A second heatwave is set to sweep through Australia in coming days, threatening to worsen an already dire wild fire crisis.
This fire season more than four million hectares have been burnt in Australia, almost one third the size of England, destroyed nearly 1,000 houses, and has killed at least nine people, with one more missing.
Over the past week South Australia endured four days of extreme heatwave conditions, pushing into the high 40s. 84 homes were destroyed since last Thursday and at least 2,700 animals killed as fires wiped out parts of the Adelaide Hills region.
In New South Wales, approximately 100 homes were lost to bush fires over the weekend, but weather eased on Monday through to Wednesday, allowing firefighters time to establish desperately needed containment lines.
More than 70 fires are still burning in New South Wales alone, with 30 uncontained.
The last heatwave saw the record for the hottest average maximum temperature in Australia broken twice in two days, with 40.9 and 41.9 recorded back to back.
In addition, record high individual site temperature set twice last Thursday, Eucla in Western Australia with 49.8C, and the South Australian Nullarbor weather station with 49.9C a few hours later.
Professor David Karoly, a leading climate scientist at the CSIRO, the Australian government's scientific research agency, said the record spikes were way beyond what had been seen previously, and the cause is climate change.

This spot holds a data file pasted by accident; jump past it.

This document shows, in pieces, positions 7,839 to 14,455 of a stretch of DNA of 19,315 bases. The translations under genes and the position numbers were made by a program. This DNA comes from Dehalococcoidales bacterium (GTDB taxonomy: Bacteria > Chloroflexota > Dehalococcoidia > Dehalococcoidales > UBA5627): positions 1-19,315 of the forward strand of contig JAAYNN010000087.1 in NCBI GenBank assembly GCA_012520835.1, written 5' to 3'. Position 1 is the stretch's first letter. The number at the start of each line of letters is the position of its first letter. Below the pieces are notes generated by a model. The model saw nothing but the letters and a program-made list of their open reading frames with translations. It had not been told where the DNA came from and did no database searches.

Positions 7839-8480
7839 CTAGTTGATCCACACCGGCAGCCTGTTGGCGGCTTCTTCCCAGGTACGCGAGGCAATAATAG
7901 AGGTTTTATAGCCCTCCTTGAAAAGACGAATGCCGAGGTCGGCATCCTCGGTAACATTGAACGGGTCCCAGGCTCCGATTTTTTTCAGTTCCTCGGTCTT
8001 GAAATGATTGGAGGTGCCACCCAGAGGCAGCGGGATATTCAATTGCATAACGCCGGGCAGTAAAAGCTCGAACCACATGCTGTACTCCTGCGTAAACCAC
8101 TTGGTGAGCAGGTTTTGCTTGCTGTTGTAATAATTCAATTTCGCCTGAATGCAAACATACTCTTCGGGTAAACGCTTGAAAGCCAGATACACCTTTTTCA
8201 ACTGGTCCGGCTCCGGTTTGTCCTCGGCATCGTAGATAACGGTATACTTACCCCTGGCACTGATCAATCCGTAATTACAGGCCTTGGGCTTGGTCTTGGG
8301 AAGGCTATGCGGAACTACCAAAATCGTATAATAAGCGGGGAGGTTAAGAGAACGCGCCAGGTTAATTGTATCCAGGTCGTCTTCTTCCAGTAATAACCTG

“We're smashing the extremes by effectively a degree relative to the other cases because that's by how much the Australian temperatures have warmed,” he said.
South Australia, Victoria and New South Wales are all expecting severe heat in coming days.
Bureau of Meteorology forecaster Richard Russell told the Australian Broadcasting Corporation that the fire danger in Victoria would be very high across the entire state this weekend and was likely to be upgraded to severe on Monday when the heatwave peaked.
“On Monday, temperatures are expected to reach 40 degrees across the majority of the state, and 44C in the north-west including Mildura and Swan Hill... Very little rainfall is expected and unfortunately, yet again, we are facing that dry lightning risk and are looking at potential gusty winds,” he said.
Victorian officials are concerned that three large fires will worsen in the deteriorating conditions.
In New South Wales, Bureau of Meteorology forecaster Rose Barr told SBS that a severe heatwave will start building over the next three days.
“Between Thursday and Saturday we are starting to see severe heatwave conditions in the southern parts of the state, extending over a more significant area of New South Wales into the weekend and next week... Some areas are forecast to reach extreme heatwave conditions,” she said.
“With the increasing heat and winds, the fire danger will worsen into the new week, with Monday and Tuesday most likely to be the most significant fire weather days.”